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Rady Children's Specialists

Spinal Fusion Surgery

A spinal fusion removes the flexible elements of the spine, creating a solid block of bone throughout the fused area of the curve. This, in most cases, is performed with the addition of an instrumentation system of rods, hooks, wires, and/or screws. The instrumentation system is used to correct the curvature of the spine as much as possible, as well as to maintain stability of the spine in the postoperative period while solidification of the fusion occurs. The surgical approach to the spine can be either through an incision on the back (posterior) or an incision on the side (anterior).

The choice between a posterior (back) or anterior (side) surgical approach to the spine is a critical decision that depends on various factors such as the location of the spinal deformity, the surgeon’s preference, and the specific needs of the patient. Both approaches have their advantages and considerations in terms of access, visibility, and impact on the surrounding spinal structures.

Following spinal fusion surgery, patients often undergo physical therapy to help restore strength, flexibility, and mobility in the spine. Physical therapy plays a crucial role in the rehabilitation process, aiding in the recovery of normal function and reducing the risk of complications post-surgery. It is essential for patients to adhere to their physical therapy regimen to achieve optimal outcomes and long-term spinal health.

Primary care physicians also play a significant role in the management of patients undergoing spinal surgery. They are responsible for coordinating care, monitoring postoperative progress, and addressing any concerns or complications that may arise. Effective communication between the primary care provider, surgeon, and other healthcare professionals is essential for ensuring a smooth recovery and overall success of the surgical procedure.

Spine fusion surgery not only impacts the spinal column but also has implications for the spinal cord and surrounding nerve structures. The surgery aims to stabilize the spine, alleviate pain, and improve spinal function in cases of spinal deformity, degenerative conditions, or trauma. Careful consideration of the spinal cord and nerve roots is crucial during the surgical procedure to minimize the risk of potential damage and ensure favorable outcomes for the patient.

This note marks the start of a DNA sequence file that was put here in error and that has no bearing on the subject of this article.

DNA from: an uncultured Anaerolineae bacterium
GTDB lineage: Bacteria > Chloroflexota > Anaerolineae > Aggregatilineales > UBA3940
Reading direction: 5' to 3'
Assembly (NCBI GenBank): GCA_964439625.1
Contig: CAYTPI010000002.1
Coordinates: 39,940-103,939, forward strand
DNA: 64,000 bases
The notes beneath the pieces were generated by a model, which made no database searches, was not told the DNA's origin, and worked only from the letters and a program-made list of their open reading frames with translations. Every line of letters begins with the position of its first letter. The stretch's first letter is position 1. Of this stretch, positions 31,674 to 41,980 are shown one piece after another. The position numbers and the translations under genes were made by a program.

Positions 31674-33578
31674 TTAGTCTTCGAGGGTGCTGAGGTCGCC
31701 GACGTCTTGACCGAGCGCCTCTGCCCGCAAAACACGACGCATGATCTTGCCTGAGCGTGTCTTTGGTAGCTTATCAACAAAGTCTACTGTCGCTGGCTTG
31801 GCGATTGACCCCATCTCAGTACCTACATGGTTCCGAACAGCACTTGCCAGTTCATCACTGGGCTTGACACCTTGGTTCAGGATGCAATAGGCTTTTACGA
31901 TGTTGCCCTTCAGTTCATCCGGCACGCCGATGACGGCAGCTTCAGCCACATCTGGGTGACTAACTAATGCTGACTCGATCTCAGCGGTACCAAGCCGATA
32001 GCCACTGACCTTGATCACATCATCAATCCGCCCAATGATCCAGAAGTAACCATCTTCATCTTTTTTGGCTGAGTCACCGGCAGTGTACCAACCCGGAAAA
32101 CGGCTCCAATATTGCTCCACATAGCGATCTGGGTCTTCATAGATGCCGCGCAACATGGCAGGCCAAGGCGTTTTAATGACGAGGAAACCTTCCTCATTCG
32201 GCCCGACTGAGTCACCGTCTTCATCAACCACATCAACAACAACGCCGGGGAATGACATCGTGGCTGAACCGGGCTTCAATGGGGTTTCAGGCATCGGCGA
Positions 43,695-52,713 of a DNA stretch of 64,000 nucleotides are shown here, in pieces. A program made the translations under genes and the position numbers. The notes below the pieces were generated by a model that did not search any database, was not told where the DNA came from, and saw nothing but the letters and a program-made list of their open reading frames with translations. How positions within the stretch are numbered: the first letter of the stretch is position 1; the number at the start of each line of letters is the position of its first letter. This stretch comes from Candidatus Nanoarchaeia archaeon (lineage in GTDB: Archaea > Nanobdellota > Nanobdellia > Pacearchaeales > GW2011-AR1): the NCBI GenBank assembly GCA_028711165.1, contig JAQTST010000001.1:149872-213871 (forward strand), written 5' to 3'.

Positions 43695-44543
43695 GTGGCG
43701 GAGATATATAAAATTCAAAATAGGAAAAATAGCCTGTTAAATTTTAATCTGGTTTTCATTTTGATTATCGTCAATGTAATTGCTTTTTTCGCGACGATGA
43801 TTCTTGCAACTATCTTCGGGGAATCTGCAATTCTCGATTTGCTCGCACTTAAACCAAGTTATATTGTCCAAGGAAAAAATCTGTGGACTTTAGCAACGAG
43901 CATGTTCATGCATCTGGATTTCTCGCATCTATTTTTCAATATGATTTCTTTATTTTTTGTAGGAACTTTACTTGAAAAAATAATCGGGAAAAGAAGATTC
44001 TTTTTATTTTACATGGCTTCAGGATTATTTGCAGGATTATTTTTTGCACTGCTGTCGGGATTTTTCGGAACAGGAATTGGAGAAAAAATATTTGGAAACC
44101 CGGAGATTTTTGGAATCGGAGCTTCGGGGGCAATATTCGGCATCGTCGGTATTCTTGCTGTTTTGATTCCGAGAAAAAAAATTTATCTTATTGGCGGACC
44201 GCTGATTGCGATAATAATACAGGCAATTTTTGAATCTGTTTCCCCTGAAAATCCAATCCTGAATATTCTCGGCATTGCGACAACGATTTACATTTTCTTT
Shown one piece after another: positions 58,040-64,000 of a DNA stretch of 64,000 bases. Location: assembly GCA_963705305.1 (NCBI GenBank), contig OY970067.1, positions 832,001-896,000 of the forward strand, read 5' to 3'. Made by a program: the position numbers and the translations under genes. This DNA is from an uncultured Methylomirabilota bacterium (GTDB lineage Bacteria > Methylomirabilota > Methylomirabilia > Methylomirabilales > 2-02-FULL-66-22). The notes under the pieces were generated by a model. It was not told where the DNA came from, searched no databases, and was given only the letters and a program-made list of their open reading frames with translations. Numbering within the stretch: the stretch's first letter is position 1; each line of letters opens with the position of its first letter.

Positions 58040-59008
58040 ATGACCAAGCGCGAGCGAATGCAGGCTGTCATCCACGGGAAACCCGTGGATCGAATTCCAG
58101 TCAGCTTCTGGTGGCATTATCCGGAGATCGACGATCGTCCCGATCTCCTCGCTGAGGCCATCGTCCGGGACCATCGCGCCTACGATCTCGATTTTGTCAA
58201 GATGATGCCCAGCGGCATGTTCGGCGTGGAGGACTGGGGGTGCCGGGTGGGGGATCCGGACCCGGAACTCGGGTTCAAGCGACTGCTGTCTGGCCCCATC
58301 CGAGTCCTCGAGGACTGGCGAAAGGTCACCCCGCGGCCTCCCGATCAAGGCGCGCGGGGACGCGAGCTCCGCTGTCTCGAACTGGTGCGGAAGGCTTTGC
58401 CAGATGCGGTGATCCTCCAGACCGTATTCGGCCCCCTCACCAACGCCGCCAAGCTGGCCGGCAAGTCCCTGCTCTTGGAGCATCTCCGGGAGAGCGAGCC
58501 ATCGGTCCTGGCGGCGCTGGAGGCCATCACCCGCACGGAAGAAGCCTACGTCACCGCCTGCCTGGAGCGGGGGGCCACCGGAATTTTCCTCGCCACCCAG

Figure 8b

Posterior Fusion

When doing a posterior spinal fusion the spinous processes, lamina and transverse processes of the spine are exposed. It is to these elements of the vertebra that the hooks, wires, or screws are placed to provide fixation of the rod to the spine (Figure 8a, b). Bone graft is applied to the exposed bony surfaces of the spine, which allow these vertebrae to subsequently grow together or fuse with bone connecting each of the vertebra to one another.

Anterior Fusion

In some curve patterns, a similar correction and fusion can be performed via an anterior approach. This involves an incision on the side of the chest or abdomen to expose the front or anterior part of the spine. It is in this area where the vertebral bodies and discs are located.


Figure 8a

Fusion in this area involves removal of the soft disc material between the vertebrae and replacement of this tissue with bone graft, which will allow bony union or fusion between the adjacent vertebral bodies. Instrumentation systems that are applied anteriorly generally involve fixation to the vertebral body with a screw and connection between the screws with a rod system. This anterior approach can be done in the thoracic, thoracolumbar or lumbar regions, depending on the curve pattern.

Anterior and Posterior Approach

There are times when both an anterior and posterior approach to the spine is required. In circumstances when the curve is extremely rigid or the patient quite young (less than 10-12 years), approaches to both the front and back of the spine may be required. Much of the growth potential in the spine is located in the vertebral body adjacent to the disc. This growth center is responsible for vertebral body growth and causes much of the progression of the curvature that occurs during spinal growth. Therefore, anterior fusion is useful at decreasing or stopping the anterior vertebral body growth. Therefore, in young patients, anterior fusion is recommended. The anterior fusion may be required in combination with a posterior fusion and instrumentation if the curve cannot be instrumented anteriorly. When a curve is particularly large and rigid, correction may be inadequate if posterior instrumentation is done without removal of the anterior discs. Removal of the anterior discs in such a case increases the flexibility of the spine and allows for better correction of the deformity by the instrumentation system.

Minimally Invasive Techniques

Minimally invasive methods are also available for approach to the anterior aspects of the spine. In the chest this is done with what is known as a thoracoscopic approach. The endoscopic approach utilizes small incisions and video technology to view the spine. Specialized instruments are used to perform disc removal, instrumentation and fusion. In some cases, a posterior fusion is also required to perform the instrumentation portion of the procedure, although some curves can now be corrected with the endoscopic approach alone.

Learn about Surgical Risks and the Recovery Period.